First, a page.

I don’t mind saying, sometimes one comes across writing that says EXACTLY what you were thinking — or formulating — and says it so well you shiver in recognition.

Douglas Rushkoff, on guardian.co.uk nails it on the unease about Huffington Post/AOL deal.

… here we have a new media company  fooling an old media company  into overpaying for something that has already peaked. … it seems as if the second great age of internet media, the fabled “Web 2.0”, is now going the way of Web 1.0 – that is, boom, sell, and bust.

And even better …

It’s because we write for HuffPo for free, and – because it’s Arianna – we do it without resentment. There’s value being extracted from our labour, for sure, by advertisers or whoever, but the sense was always that we were writing for Arianna – contributing to an empire that spent its winnings bussing people to watch Jon Stewart and Stephen Colbert do their thing in Washington. Yes, there are compensating benefits – like getting links or hits or book sales – but it was a very soft quid pro quo based in a sense of shared purpose, and participation in a community beyond the mega-media-corporate sphere of influence.

Read his short but thoughtful article here.

Another media blogger, Forbes’s Jeff Bercovici, makes the point that some key people behind Huffington Post’s spectacular (and only recent) move from red to black AREN’T part of the deal. They’re moving on to greener pastures?

Huffpo Isn’t Huffpo Without the People. Does AOL Know That?

… After all, a golden goose isn’t worth much if it stops laying eggs. And several of the business minds most responsible for navigating Huffpo from the red into the black (an estimated $10 million in profit this year, with $30 million projected in 2012) aren’t part of the package. CEO Eric Hippeau is heading off to join co-founder Ken Lerer in looking for new opportunities elsewhere, as Lerer told my colleague Maureen Farrell. Chief revenue officer Greg Coleman is also departing. Analyst Shahid Khan says Coleman deserves a lot of the credit for monetizing Huffpo’s traffic, something it had had limited success at before his arrival in September 2009. “He has done a very good job,” says Khan. “AOL needs somebody like that across all of their properties.”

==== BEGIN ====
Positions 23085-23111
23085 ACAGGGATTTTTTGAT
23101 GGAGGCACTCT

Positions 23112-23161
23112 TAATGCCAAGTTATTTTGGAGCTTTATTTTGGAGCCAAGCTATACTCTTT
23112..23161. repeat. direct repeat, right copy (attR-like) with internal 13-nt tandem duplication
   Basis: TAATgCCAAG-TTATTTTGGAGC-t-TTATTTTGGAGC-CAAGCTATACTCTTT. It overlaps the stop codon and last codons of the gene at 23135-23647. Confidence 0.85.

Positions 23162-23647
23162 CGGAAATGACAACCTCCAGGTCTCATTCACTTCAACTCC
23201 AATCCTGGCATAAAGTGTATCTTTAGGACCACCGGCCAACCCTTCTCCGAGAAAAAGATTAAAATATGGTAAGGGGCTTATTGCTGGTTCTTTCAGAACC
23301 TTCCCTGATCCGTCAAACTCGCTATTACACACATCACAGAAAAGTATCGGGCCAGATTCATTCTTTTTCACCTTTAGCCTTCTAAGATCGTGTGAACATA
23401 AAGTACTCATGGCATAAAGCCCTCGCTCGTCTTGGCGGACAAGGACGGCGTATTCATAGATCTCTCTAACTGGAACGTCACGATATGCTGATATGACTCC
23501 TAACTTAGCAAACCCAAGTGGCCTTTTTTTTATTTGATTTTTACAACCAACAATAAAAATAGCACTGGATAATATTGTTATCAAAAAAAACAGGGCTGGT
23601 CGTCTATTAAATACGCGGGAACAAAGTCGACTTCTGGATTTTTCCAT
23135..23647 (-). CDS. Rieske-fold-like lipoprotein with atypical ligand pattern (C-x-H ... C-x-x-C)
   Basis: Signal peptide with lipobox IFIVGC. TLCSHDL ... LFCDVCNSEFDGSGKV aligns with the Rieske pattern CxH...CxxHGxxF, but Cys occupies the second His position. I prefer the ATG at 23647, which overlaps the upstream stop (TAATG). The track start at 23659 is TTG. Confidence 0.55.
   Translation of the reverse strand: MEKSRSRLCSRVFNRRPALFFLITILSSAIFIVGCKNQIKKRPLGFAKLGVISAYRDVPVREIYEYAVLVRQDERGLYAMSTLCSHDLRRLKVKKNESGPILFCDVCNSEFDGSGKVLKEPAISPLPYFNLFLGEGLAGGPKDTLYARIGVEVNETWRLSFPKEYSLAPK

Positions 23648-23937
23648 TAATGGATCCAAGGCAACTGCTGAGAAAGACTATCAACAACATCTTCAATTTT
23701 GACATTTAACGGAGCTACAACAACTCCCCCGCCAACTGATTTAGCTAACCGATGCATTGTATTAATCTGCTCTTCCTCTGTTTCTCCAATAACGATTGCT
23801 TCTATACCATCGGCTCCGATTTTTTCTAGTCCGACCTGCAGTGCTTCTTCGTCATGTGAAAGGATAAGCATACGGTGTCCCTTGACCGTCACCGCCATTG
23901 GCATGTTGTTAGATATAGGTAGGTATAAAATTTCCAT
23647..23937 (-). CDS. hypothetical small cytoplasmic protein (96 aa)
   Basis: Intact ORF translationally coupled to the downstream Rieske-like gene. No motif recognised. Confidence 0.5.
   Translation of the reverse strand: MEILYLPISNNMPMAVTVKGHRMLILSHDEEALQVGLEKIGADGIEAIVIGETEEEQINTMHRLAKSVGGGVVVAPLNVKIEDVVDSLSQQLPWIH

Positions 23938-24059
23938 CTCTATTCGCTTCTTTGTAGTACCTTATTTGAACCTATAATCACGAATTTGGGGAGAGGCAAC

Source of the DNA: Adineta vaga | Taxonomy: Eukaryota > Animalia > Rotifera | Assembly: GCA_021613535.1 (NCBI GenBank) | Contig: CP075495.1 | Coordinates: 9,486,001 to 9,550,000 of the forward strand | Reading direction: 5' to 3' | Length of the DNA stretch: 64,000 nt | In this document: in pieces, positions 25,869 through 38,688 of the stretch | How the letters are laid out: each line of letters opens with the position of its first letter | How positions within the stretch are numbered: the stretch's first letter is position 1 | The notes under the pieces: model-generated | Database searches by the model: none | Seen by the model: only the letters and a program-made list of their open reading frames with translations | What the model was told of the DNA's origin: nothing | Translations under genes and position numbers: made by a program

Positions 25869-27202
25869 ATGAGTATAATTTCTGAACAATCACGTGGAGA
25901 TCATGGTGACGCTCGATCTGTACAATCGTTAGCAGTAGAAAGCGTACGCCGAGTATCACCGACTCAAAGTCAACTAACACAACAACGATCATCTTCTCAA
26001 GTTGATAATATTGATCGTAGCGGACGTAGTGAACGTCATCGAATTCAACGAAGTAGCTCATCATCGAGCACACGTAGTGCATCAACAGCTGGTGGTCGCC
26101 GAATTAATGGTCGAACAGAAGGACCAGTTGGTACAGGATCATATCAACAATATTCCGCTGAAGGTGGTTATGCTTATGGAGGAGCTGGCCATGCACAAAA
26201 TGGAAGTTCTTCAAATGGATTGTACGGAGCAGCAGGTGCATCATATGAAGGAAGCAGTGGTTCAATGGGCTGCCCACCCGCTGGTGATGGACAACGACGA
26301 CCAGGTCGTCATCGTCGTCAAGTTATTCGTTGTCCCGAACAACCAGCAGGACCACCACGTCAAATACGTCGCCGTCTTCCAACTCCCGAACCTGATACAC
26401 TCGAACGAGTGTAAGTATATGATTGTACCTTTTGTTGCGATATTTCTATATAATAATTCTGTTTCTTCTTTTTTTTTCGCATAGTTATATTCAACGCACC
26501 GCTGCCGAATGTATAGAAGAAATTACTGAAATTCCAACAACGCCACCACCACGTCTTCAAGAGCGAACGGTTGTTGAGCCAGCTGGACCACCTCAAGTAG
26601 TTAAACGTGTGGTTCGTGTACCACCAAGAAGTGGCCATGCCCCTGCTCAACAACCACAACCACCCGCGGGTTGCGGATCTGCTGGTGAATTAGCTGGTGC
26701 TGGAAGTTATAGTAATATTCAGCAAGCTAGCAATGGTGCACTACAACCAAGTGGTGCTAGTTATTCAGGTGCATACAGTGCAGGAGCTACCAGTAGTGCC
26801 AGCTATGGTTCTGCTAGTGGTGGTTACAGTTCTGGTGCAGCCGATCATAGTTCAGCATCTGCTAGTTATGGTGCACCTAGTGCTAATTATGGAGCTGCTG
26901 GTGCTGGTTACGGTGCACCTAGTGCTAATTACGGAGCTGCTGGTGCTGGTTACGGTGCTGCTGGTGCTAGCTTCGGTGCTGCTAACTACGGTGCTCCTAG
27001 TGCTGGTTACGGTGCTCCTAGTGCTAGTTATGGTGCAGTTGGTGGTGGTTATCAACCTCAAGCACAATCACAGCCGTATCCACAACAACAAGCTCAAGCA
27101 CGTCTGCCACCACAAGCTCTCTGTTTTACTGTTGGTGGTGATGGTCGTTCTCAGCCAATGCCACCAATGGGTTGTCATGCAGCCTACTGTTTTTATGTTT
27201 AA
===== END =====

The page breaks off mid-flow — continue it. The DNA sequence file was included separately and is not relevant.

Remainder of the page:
Of course, AOL will have Arianna Huffington, who will become editor in chief across all of its media properties and even oversee some stuff, including MapQuest and AOL Search, that’s not exactly media. That was enough to win over Needham & Co. analysts Laura Martin and Dan Medina, who, in a report to investors, included “People” on a list of reasons the merger is “terrific news.” “Arianna was one of the first executives to build online content sites and has been an innovator at using social media to create HuffPo’s upscale audiences,” the analysts wrote. “She didn’t make enough money to retire and we think having this accomplished entrepreneur in the AOL family adds energy, vision and innovation around content going forward.”

But Huffington’s role in her own business is widely misunderstood outside the company. (Side note: Since when is $20 million not enough to retire on?) Those who understand Huffpo’s operations best say what Huffington brings to the table — her editorial voice and vision, her peerless Rolodex, her visibility — while important, is collectively less important than the technology behind the site. If you want to understand Huffpo’s rocket-like growth, you have to look at things like its aggressive search engine optimization, its cutting-edge social integration and its highly efficient, ever-evolving publishing platform, which helps editors whip out stories at breakneck pace and supplies them with the feedback to maximize their traffic in real time.